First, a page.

Forecast ridging across the West Coast supports increased chances of anomalously dry conditions for many areas from the Plains westward. The exception to this is across Arizona, where above-median precipitation odds are increased due to model signals of a surge of moisture into the state from the Gulf of California associated with tropical cyclone activity off of the Baja Peninsula. The enhanced subtropical ridge forecast by model guidance also leads to increased above-median rainfall chances for much of the East, tied to amplified transport of moisture from the Gulf of Mexico, as has been observed in recent weeks. This area was extended slightly westward from what models indicated due to the forecast weakness in the model height fields across the central CONUS, suggesting any potential tropical cyclone activity could be focused towards the western or central Gulf of Mexico coastline. With anomalous ridging favored over the Western CONUS, the storm track appears likely to shift northward into southern Alaska, yielding increased odds of above-median precipitation for portions of the Aleutians, Kenai Peninsula vicinity, and Alaska Panhandle.

Persistent positive SST anomalies continue to surround Hawaii, supporting increased chances of above-normal temperatures and precipitation across the island chain. Dynamical model guidance is similarly unanimous in the increased chances of above-normal temperatures and above-median rainfall for the island chain.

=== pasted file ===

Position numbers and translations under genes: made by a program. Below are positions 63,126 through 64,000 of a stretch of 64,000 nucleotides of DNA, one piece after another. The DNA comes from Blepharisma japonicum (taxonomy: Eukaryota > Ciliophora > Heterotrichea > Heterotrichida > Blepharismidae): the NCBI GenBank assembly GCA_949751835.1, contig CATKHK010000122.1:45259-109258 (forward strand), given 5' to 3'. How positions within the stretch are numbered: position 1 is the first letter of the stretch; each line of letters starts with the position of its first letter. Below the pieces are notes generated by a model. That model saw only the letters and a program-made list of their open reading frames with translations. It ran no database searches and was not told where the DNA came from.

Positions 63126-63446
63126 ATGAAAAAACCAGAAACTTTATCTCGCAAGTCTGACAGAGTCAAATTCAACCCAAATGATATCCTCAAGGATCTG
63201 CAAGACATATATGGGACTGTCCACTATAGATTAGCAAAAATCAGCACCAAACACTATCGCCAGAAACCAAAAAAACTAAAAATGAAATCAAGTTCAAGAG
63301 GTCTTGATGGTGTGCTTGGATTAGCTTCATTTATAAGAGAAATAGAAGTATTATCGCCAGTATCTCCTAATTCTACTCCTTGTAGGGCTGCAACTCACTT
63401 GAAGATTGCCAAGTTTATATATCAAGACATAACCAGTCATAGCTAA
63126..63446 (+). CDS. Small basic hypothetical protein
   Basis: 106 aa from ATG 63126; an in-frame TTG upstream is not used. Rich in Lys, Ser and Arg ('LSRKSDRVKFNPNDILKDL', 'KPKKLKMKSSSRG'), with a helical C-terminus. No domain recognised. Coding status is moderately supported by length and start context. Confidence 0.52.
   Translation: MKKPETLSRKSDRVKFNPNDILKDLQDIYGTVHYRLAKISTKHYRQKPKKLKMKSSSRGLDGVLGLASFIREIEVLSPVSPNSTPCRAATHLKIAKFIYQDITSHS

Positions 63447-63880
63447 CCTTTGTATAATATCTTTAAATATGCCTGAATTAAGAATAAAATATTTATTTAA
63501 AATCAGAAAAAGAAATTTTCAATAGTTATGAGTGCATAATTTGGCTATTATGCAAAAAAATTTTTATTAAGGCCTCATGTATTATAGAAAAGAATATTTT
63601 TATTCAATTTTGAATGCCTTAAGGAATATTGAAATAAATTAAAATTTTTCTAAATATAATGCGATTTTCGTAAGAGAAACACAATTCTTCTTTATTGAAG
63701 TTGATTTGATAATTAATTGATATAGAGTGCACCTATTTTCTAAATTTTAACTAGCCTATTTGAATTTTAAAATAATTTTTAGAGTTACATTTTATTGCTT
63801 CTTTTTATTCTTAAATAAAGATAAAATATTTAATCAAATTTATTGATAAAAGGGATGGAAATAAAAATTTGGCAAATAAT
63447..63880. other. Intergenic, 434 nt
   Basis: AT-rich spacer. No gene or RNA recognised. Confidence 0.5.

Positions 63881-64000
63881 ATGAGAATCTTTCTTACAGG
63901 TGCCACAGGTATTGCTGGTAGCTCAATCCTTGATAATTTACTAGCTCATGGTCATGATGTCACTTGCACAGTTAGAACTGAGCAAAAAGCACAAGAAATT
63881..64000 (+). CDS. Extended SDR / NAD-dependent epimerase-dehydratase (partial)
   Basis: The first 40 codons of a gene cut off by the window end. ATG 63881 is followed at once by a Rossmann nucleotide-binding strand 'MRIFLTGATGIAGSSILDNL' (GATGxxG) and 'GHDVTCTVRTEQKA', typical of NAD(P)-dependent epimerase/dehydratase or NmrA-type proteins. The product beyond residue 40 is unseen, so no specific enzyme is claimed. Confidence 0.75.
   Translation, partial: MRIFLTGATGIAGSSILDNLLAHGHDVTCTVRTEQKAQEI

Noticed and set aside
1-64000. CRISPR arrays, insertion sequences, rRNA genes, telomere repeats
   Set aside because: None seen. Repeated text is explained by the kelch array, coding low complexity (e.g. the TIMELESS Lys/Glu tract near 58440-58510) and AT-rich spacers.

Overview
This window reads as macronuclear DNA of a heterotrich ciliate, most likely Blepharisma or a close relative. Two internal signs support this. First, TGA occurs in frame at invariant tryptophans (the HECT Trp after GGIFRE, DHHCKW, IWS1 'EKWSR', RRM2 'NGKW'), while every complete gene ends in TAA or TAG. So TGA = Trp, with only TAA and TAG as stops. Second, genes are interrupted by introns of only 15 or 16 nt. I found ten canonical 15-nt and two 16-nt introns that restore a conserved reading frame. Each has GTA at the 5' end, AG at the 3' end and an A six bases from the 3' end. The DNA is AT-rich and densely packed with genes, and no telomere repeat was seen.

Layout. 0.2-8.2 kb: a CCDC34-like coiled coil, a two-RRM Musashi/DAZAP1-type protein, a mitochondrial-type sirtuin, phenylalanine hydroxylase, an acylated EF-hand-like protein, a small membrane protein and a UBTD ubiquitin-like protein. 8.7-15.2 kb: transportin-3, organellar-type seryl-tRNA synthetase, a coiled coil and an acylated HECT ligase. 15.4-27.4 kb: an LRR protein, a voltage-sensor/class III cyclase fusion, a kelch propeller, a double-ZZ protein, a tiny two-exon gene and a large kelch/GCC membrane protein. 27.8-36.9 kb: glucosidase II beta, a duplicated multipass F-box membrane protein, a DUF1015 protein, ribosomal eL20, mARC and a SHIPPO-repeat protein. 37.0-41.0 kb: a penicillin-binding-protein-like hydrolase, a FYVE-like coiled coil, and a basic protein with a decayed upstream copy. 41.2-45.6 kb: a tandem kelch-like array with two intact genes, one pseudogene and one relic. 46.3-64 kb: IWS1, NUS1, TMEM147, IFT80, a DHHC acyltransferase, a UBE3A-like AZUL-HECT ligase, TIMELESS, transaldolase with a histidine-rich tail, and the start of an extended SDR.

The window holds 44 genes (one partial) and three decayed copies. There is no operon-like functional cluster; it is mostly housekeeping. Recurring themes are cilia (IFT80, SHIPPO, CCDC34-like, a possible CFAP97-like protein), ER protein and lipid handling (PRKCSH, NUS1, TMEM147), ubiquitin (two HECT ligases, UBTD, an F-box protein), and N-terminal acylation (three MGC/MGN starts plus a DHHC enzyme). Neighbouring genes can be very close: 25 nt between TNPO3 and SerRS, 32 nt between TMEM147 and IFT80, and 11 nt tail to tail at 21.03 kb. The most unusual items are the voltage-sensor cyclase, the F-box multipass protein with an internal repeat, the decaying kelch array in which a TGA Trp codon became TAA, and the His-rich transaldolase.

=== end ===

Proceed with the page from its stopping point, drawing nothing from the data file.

Temperature Precipitation
FCST FCST
Hilo A70 A70
Kahului A70 A70
Honolulu A70 A70
Lihue A70 A70


Forecaster: Daniel Harnos

The next week 3-4 outlook will be issued on Friday, Sep 21, 2018

These outlooks are based on departures from the 1981-2010 base period

These are two category outlooks and differ from official current three category outlooks currently used for the monthly and seasonal forecasts.



The shading on the temperature map depicts the most favored category, either above-normal (A) or below-normal (B) with the solid lines giving the probability ( >50%) of this more likely category (above or below).

The shading on the precipitation map depicts the most favored category, either above-median (A) or below-median (B) with the solid lines giving the probability ( >50%) of this more likely category (above or below).

In areas where the likelihoods of 2-week mean temperatures and accumulated precipitation amounts are similar to climatological probabilities, equal chances (EC) is indicated.



As of May 19, 2017, the temperature outlook is operational, while the precipitation outlook is still experimental



An ASCII (w/ HTML markup tags) text version of the written forecast is available.